At press time, both men’s understanding of Obamacare had dropped to 3 percent as a result of the debate. http://www.theonion.com/articles...

suppresst

Yes, the problem is the stupid American people; too stupid to understand and intelligently debate, and come to sound conclusions about, a law intended only for their good. They should stop trying to understand it and just accept their medicine. Doctors Obama, Pelosi and Reed know what's best.

Nimm

One of the problems with this, is that premiums will not be even close to affordable, I just calculated using the Kaiser Family ACA calculator, at 28,000 a year for 2 adults, and more than 3 kids, no tobacco use, and my premium came back at $11,026 per year. that is almost 40 percent of the 28,000. That is 10 times of what we used to pay through our employer. This was just for 2014, it will incrementally go up every year.

Say no to new taxes

If you only make $28,000 and have three dependents you would qualify for a subsity that could lower that premium by almost two thirds if not all of it.

Nimm

So that is my other question, If I qualify for the subsidy, and my children for medicaid. Who fits this bill? The rich? poor? From all that I gather, The lower aged healthy people.

Nimm

Also, I am not even 100 percent of the poverty level, I am only at 78 percent. So I will not meed the subsidy requirements.

suppresst

not if you are covered by your employer's insurance. no subsidies are available to persons who are covered through their employer's plan, unless the premium for yourself as an individual exceeds 9.5% of household income.

skyking007

If the focus was on improving the Affordable Care Act, maybe we could get something that would work for all. I agree the people that need it most don't qualify for help and that should be changed. Our congress is totally dysfunctional and they need to start working for all the people, not just the rich.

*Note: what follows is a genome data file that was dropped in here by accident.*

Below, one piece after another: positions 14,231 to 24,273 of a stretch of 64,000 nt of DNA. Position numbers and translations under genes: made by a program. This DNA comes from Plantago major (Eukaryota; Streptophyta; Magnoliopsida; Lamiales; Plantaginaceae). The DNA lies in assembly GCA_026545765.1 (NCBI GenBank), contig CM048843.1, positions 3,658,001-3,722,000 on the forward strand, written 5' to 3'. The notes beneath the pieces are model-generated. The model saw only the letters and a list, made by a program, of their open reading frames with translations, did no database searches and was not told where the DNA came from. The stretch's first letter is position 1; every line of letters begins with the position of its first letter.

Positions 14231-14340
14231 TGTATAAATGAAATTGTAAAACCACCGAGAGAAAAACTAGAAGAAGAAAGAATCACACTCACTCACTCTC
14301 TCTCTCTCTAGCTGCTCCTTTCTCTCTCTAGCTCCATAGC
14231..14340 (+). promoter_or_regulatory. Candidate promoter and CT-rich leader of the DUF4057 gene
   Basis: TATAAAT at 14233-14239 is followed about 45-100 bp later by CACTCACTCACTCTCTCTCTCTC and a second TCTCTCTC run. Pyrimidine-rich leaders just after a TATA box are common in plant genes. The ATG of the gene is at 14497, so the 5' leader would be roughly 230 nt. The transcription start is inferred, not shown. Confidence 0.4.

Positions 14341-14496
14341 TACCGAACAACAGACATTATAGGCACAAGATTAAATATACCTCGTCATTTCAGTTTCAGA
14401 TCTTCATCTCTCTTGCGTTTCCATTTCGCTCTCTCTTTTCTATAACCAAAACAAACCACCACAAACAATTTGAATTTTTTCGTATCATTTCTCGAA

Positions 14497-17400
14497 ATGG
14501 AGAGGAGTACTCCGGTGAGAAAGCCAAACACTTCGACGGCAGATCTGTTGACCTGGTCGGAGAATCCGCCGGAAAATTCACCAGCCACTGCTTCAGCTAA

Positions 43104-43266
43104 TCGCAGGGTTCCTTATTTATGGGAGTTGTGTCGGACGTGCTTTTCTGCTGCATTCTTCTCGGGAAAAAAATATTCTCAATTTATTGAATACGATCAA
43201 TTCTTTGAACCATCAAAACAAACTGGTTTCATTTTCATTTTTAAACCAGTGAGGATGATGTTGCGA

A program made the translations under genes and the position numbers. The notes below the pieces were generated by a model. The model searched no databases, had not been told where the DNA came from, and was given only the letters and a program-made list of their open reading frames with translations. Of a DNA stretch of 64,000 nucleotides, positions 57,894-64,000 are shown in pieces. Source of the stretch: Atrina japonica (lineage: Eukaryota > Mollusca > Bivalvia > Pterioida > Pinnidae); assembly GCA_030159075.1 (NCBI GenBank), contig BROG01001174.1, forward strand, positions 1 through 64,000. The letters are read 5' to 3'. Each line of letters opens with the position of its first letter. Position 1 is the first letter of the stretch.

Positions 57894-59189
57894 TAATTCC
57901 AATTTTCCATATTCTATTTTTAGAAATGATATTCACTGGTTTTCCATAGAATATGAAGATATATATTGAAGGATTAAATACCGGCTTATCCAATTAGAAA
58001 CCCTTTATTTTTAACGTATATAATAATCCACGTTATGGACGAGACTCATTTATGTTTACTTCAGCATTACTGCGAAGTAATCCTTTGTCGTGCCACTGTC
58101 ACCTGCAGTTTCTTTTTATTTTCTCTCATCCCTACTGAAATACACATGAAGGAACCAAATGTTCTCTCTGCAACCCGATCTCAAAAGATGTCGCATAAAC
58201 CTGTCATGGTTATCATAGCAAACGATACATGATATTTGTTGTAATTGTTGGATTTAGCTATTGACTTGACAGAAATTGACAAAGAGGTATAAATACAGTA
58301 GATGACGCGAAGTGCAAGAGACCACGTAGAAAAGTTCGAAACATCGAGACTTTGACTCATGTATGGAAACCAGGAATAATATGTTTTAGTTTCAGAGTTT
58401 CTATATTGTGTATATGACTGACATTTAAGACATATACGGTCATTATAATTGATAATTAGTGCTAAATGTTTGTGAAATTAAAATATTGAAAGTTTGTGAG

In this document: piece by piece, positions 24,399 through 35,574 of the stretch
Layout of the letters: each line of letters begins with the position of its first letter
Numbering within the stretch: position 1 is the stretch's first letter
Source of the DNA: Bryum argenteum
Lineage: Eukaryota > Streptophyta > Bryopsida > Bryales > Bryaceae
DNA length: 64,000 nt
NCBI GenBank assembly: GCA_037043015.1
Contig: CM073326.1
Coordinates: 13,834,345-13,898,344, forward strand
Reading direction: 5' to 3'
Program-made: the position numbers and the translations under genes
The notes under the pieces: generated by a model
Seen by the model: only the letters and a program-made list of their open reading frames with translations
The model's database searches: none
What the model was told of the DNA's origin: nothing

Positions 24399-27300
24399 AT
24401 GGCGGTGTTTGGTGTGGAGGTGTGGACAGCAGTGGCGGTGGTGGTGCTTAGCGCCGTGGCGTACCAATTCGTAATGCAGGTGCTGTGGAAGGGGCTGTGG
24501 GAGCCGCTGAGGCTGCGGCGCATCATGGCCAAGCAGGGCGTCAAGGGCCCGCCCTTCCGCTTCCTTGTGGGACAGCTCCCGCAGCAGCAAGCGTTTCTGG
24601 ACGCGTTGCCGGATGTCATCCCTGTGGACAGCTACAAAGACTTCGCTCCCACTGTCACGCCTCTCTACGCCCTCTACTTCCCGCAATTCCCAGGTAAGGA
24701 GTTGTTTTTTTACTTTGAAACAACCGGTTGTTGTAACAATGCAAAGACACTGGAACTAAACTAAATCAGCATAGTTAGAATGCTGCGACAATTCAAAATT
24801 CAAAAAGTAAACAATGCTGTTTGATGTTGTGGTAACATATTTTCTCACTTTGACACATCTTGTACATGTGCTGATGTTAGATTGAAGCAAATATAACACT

Mystic Michael

While the ACA is far from perfect, it was never intended to be perfect. It was intended as a great big step in the right direction. And on that basis, it has already succeeded.

Actually the people who need help the most are the indigent. And thanks to the major expansion of Medicaid - along with an equally major infusion of federal funds to help pay for it - many of those people are obtaining coverage for the first time. At least in the blue states, where the governors don't have a chip on their shoulders toward a program that could actually help their own people.

But as for Congress, we are in complete agreement. Dysfunctional, elitist and self-serving is just the beginning...

Former Grandhavenite

Doolittle? More like "Do Very Little" when it comes to convincing me that this is a serious, unbiased analysis of the ACA. It'll be interesting to see if he praises some aspects of Obamacare. Such a large and complex bill obviously is going to have some aspects worthy of praise and also some worthy of criticism no matter your political orientation. It's always a good measure of someone's credibility to see whether they occasionally say something nice about their political opponents or their policies. I admire George W. Bush for having the political courage to fight for his policies (even though they were the wrong policies), unlike the current occupant of the White House. The same Congress that voted to start the fiasco in Iraq also established the telemarketing "Do Not Call" list for which they deserve praise.

As I've said before, I think the whole anti-Obamacare bandwagon will run out of steam gradually. In terms of reputation, the program pretty much has no direction to go but up. The transitional period of any big change is always the hardest, but as people gain a better understanding of it and more of the benefits start kicking in, nobody's going to remember or care that the website was terrible at first or that Obama told people they could keep their current insurance if they like it. Inertia will begin to work in its favor instead of against it as problems are ironed out and it becomes status quo instead of this new scary thing.

Tri-cities realist

Set the bar low enough, and you will always exceed expectations. The new definition of American exceptionalism.

 

Post a Comment

Log in to your account to post comments here and on other stories, galleries and polls. Share your thoughts and reply to comments posted by others. Don't have an account on GrandHavenTribune.com? Create a new account today to get started.